|"Where are you now?"|
Nothing like a bit of Tron to start the day. I love watching the process of digitising a person's face, the scans of Jeff Bridges, from plaster casts, digital scans, all combined to create old CG Jeff, and from there they 'youthenized' him. Taking his jaw up, removing wrinkles, working from reference footage of him as a young man in his earlier films they crafted a Jeff that could play Clu in a convincing manner. When you see some of the side by side comparisons of the motion capture performance and the rendered Clu its spot on, I think its just the impossibility of a young Jeff Bridges that leads us to find flaws in the CG work when really- there aren't any. Or maybe there should be human imperfections and that's the problem?
|Our luncheon spot|
I left this talk very slightly early in order to secure a seat for the Rango presentation and panel. Rango is unusual because, on being queried, only a small portion of the audience had actually seen Rango in the cinema, yet this is the first animated feature from ILM: the mother of all visual effects studios. This film is devastatingly gorgeous and to hear some of the anecdotes and techniques used to achieve the very specific photographic look of an over exposed cinema-scope western was inspiring. Ed Brooks, a speaker who happened to be in the audience, claimed that after seeing the clips shown he felt like he'd just had sex; I can only imagine the people seated either side of him edging away. He compared Rango's importance in animation to that of Mickey Mouse, Toy Story and stated it pushed the bar so high that the major studios of CG feature animation were going to struggle to compete.
It was nice to hear about the directors insistence on keeping the story between him, the production director (who designed all the exquisitely “nasty” sets and creatures), and the writer; this meant that there was no corporate influence or producers giving the 'ok'. Just some guys working in a house for 3 years to craft a quirky story on a personal level- whose visual component was simultaneously hideous and utterly captivating. It was also good to hear that the whole sequence that was apparently cut from the end would probably appear on the director's cut of the Blu Rah!
So after leaving this fantastic talk on what is perhaps my favourite film so far this year, I attended 'Illumination in Renderman'. I won't even go into how dull this talk was suffice to say, there were algorithms on the screen. But the worst part was he then proceeded to explain what the algorithms meant. All I ask is that the speaker has the decency to put pictures in, for my sake.
|The inside of the smaller conference building|
Then, in the same room, was a talk on Katana, a piece of middle-ware that seems to function as a way to make work flow and scene assembly more efficient and less renderer dependent. Otherwise it seemed pretty unnecessary.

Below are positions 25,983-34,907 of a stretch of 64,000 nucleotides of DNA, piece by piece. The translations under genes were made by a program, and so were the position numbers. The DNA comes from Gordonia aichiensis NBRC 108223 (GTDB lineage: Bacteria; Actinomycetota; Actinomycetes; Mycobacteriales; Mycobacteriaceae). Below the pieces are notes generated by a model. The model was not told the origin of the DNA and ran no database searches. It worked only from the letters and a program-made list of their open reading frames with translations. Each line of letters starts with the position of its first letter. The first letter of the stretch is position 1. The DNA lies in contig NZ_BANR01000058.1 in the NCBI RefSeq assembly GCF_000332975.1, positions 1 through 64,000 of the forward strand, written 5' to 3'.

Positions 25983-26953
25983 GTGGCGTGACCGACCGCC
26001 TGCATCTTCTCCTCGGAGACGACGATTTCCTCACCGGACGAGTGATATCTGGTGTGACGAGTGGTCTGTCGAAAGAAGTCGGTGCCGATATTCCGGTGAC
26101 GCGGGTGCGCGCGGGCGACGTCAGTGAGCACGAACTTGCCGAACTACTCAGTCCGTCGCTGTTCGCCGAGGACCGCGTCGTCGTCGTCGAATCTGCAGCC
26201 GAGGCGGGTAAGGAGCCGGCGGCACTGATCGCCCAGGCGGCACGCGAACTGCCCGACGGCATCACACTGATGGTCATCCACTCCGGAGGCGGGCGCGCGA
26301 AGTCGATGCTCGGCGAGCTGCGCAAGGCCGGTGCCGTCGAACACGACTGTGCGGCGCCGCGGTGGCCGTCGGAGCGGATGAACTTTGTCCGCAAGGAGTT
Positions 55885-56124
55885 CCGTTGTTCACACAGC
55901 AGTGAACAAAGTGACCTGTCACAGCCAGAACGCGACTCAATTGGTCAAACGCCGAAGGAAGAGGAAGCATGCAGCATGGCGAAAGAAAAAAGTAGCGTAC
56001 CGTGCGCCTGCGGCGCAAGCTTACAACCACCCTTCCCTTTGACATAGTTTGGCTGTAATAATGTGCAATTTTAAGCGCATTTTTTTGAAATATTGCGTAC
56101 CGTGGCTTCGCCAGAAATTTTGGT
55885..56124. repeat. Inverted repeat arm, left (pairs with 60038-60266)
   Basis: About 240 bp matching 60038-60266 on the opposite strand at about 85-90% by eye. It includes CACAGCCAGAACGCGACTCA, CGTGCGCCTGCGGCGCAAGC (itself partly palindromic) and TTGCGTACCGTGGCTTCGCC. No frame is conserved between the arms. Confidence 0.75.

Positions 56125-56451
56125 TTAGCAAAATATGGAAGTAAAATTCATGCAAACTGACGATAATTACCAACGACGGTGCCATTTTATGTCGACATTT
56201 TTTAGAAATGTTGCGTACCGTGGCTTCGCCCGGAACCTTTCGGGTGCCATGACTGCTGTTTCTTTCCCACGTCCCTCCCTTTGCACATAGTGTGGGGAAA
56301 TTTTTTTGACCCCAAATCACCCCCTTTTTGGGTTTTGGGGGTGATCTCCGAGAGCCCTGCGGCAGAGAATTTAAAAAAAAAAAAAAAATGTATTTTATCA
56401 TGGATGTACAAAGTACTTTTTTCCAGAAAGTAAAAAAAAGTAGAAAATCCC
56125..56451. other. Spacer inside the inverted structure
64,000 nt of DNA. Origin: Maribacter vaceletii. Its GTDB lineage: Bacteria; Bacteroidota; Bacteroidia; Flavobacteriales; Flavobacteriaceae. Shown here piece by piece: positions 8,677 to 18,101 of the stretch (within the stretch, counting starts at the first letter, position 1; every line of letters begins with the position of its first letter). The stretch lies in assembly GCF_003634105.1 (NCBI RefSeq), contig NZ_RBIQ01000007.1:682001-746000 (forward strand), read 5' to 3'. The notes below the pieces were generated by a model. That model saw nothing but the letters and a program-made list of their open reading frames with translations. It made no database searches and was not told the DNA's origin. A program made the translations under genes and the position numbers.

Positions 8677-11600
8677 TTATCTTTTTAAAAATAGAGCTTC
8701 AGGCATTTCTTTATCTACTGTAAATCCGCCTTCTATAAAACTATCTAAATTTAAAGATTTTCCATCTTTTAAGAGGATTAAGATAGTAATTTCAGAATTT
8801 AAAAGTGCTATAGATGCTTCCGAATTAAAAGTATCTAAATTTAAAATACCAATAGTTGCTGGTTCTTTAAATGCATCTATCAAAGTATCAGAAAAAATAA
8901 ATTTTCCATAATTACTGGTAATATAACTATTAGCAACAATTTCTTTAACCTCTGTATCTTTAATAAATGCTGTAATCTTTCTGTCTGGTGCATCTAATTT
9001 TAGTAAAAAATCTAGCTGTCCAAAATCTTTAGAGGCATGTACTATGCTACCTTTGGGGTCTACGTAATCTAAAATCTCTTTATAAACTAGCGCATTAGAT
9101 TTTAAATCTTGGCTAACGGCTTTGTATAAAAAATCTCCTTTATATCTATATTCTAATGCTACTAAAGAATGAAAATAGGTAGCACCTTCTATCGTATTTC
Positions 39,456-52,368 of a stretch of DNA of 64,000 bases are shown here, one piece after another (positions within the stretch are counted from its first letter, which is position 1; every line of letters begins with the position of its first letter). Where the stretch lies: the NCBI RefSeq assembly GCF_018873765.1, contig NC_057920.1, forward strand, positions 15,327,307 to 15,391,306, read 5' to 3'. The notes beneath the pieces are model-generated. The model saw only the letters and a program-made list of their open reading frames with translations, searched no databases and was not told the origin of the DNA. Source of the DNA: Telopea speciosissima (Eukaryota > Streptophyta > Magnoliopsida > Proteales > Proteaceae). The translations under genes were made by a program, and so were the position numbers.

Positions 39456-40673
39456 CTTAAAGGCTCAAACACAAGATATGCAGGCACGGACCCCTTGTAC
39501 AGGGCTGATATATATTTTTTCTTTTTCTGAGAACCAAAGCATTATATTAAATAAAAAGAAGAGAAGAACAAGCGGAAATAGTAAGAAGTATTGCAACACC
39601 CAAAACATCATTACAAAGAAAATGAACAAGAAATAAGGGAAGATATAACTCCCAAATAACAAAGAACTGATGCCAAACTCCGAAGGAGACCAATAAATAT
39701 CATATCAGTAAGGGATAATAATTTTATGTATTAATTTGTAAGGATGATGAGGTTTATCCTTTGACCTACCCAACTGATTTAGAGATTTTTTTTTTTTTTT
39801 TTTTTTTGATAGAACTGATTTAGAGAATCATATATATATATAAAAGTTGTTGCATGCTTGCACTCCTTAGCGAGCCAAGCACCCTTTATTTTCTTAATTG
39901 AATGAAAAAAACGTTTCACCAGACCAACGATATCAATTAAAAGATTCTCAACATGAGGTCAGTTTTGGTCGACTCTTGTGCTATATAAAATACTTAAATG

At the last minute I decided to catch a talk on the The King's Speech, a film whose effects are all 'invisible' meaning they wouldn't appear obvious to an audience, unless they knew what they were looking for. Things like crowd population, replacing backgrounds with historical venues, or removing crew from shots. Dayne Cowan was probably one of my favourite speakers, from Australia he moved to England in 1997 making his past strangely similar to that of Geoffrey Rush's character in The King's Speech.
Making Stereoscopic 3D on the Playstation 3: dull and full of graphical compromise. This presentation could have been so cool as well...
Being a TD in the Games Industry. Alan nudged me awake in this one and I jumped out of my skin. While it was a brilliant overview of a technical director's role in a games studio, it was more aimed at people in managerial positions (2% of the audience) rather than students looking to make this their career position (98% of the audience).
Shelley's Eye Candy was a presentation by Dreamworks' international recruitment head, comprising mostly student graduate films that she felt were of interest. It was a great selection, a couple of which I'd seen before. A couple of noteworthy films were Blackwater Gospel (fantastic visual style) and Aardman's Fly. The film that I really loved was entitled The Eagleman Stag. This film is a stop motion animation that is unusual in a number of ways, it uses a very pacey editing style that is uncommon in animation, its character's and sets are made solely from polystyrene or something similar and makes everything glow with the light shone through it. Above this it's story is layered and profound, and ponders questions that far exceed the scope of it's brief run time.
|Outside the venue. Balloons? Check.|
Another evening event, held at an old looking mansion decorated in ivy and graffiti. Inside the walls and floors are black, dirty, and beg the question why would anyone intentionally set foot in here? Between the drinks and music there was laughter, so it didn't matter.